Was Adolf Hitler Woodrow Wilson’s love child?

By Perry Willis

Der grosse Aufmarsch der Nationalsozialisten in Weimar vor dem Führer Adolf Hitler.
Anwesend waren der thüringische Innenminister Nationalsozialist Dr. Frick, sowie der nationalsozialistische Reichstagsabgeordnete Dr. Goebbels (Berlin).
Vorbeimarsch der nationalsozialistischen Sturmtruppen mit faszistischem Gruss vor ihrem Führer Adolf Hitler (rechts im Bild im Auto stehend) auf dem Marktplatz in Weimar.

This is the fifth installment in a series of articles reviewing U.S. wars and interventions. I am trying to demonstrate four things…

  1. Most U.S. wars have made the world a worse place, and Americans less free and secure.
  2. The claim that U.S. soldiers “defended freedom” is sweet-sounding but false.
  3. Our “patriotic holidays” should honor soldiers without mischaracterizing U.S. wars.
  4. We must deny politicians the ability to wage aggressive war. I think we can best achieve this by making military funding voluntary.

Voluntary funding would give us a system of defense that’s consistent with the Zero Aggression Principle. Taxes are inherently aggressive. They force people to do things against their will. This is immoral. But there are also practical reasons to replace taxes with voluntary funding…

  • Voluntary funding would give us a consumer-controlled military. This would block political misuse of the military.
  • Citizens could increase funding for wars they agree with, and decrease it for wars they oppose.
  • The politicians would have to mold their foreign policy to fit public desires, rather than impose crusades on us against our will.
  • The military would also have to become more efficient and effective in order to gain and retain public support.

These arguments are made more compelling if the historical record shows that past U.S. wars have done more harm than good. Here’s what we’ve covered so far…

  • Were early U.S. wars good or bad?
  • Did Teddy Roosevelt co-found the Japanese empire?
  • Did U.S. politicians choose the more evil side in World War One?
  • How U.S. politicians helped create the Soviet Union

Now comes…

Did U.S. policies help create Nazi Germany?

I think the answer is yes. Two things were key…

  1. The harsh Versailles Treaty imposed on Germany as a result of U.S. intervention in World War One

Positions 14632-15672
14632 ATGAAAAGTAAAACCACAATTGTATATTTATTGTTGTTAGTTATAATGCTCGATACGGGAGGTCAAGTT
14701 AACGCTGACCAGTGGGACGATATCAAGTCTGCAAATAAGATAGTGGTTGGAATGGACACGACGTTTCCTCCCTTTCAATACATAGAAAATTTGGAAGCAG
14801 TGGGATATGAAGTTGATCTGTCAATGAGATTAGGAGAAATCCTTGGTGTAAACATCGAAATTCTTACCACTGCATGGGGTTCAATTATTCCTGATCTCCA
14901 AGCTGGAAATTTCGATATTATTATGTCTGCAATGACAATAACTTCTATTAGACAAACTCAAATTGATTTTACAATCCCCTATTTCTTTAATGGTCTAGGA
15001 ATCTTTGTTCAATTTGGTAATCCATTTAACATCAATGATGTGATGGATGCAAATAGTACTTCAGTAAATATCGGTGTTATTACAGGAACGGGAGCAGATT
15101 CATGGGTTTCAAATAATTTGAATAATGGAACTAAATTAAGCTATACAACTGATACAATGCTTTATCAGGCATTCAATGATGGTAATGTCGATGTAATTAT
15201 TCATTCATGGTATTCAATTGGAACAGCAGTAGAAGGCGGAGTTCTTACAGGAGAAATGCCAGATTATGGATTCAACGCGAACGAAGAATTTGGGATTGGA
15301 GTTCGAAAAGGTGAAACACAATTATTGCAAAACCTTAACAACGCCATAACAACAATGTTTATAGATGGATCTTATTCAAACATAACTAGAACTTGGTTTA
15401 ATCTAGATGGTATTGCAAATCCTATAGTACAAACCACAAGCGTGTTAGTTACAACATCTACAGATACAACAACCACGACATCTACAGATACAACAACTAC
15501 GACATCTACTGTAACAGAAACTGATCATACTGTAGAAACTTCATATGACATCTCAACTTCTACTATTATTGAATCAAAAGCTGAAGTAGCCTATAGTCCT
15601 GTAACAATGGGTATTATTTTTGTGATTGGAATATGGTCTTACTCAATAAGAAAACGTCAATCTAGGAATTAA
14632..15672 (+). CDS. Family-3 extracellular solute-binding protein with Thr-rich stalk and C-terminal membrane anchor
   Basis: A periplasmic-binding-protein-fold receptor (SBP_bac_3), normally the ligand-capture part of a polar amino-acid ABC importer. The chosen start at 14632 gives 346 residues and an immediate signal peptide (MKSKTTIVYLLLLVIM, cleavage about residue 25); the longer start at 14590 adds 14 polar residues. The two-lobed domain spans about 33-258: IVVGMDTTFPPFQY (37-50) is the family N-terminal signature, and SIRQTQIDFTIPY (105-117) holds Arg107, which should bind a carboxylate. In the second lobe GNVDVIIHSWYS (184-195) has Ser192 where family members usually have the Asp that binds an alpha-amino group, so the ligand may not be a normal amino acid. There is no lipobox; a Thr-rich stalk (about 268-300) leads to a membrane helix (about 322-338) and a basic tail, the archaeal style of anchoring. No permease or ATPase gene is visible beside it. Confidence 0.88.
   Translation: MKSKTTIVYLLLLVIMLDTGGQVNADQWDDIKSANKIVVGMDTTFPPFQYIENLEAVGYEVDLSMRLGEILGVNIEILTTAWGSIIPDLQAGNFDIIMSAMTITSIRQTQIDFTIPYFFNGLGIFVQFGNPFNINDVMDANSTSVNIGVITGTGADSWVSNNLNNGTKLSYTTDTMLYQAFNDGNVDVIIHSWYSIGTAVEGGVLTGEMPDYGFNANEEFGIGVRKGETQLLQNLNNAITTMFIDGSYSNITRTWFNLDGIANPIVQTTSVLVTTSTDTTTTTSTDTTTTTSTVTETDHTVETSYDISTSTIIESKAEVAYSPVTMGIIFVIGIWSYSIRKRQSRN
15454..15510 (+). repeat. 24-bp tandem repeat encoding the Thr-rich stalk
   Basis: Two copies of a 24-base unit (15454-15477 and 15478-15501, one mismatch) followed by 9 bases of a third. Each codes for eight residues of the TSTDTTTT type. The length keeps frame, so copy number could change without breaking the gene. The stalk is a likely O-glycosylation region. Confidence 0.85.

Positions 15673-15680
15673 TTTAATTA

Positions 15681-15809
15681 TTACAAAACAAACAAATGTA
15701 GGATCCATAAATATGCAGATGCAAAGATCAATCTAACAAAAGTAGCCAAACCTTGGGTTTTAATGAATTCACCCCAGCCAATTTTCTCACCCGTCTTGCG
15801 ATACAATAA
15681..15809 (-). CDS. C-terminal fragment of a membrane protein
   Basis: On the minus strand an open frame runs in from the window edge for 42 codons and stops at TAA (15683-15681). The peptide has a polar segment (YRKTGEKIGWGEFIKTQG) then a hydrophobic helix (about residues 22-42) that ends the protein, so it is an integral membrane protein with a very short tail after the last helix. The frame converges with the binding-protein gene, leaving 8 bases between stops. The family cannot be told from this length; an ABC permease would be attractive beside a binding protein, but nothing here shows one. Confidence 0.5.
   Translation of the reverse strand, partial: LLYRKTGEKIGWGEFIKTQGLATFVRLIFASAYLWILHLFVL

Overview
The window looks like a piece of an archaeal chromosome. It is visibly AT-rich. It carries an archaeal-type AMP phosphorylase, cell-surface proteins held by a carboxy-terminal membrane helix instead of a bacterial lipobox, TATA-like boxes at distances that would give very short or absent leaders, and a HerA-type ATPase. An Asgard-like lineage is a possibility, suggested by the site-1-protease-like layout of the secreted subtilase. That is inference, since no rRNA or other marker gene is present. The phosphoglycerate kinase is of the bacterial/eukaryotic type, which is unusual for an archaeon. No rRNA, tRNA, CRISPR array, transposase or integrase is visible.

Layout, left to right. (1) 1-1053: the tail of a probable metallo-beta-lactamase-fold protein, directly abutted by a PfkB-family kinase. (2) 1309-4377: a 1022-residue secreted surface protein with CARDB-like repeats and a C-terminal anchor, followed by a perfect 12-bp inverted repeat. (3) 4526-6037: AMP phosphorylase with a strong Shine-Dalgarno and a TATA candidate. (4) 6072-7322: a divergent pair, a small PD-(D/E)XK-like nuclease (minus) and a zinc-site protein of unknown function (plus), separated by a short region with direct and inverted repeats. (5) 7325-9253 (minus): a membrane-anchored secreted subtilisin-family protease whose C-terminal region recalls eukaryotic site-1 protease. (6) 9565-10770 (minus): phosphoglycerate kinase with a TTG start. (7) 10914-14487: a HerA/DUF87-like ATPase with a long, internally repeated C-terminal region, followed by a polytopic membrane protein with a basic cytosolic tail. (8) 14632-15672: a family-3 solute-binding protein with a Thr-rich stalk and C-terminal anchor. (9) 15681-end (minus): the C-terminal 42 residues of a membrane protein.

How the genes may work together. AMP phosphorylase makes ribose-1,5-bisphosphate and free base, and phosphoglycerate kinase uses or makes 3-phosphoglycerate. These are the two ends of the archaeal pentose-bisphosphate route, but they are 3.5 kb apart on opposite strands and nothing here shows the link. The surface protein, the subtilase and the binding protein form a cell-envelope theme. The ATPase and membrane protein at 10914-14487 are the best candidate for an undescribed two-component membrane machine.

2. The global Great Depression caused by the Federal Reserve’s monetary policy

One U.S. politician was complicit in both things — Woodrow Wilson!

President Wilson…

  • Signed the bill creating the Federal Reserve in 1913
  • Made it possible to impose unjust surrender terms on Germany by giving an undeserved victory to Britain and France.

The Importance of the Versailles Treaty

The Versailles Treaty helped spark both the Nazi Party and World War Two. This isn’t controversial. But a quick look at the 25-point Nazi Party program drives home the claim. The first two points dealt directly with the Versailles Treaty…

  1. Point #1: We demand the unification of all Germans in the Greater Germany on the basis of the people’s right to self-determination. (The Versailles Treaty cut off some ethnic Germans in the Sudetenland and the Polish Corridor.)
  2. Point #2: We demand equality of rights for the German people in respect to the other nations; abrogation of the peace treaties of Versailles and St. Germain.

Responsibility for the Versailles Treaty lies primarily on Woodrow Wilson. His intervention in the war made the treaty possible, and his 14-points gave support to the crushing reparations payments the treaty imposed on Germany. The economic impact of those reparations gave the Nazi Party its first surge of support.

The Great German Inflation of 1921 to 1924

The German state had to pay its war reparations somehow. Inflation was one of their strategies. They started dramatically inflating their currency in June 1921. The inflation reached its peak in 1924. That was also when the Nazis ran their first election campaigns. You can see from the vote totals how they started strong when the inflation was high, but faded as the inflation ended…

  • May 4, 1924: The Nazis received 6.5% of the vote and 32 seats out of 472 in the Reichstag.
  • December 7, 1924: Nazi votes dropped to 3% and 14 Reichstag seats (out of 493).
  • May 20, 1928: Nazi votes dropped to 2.6% and 12 seats (out of 491).

So how did the Nazis gain total power a mere five years later?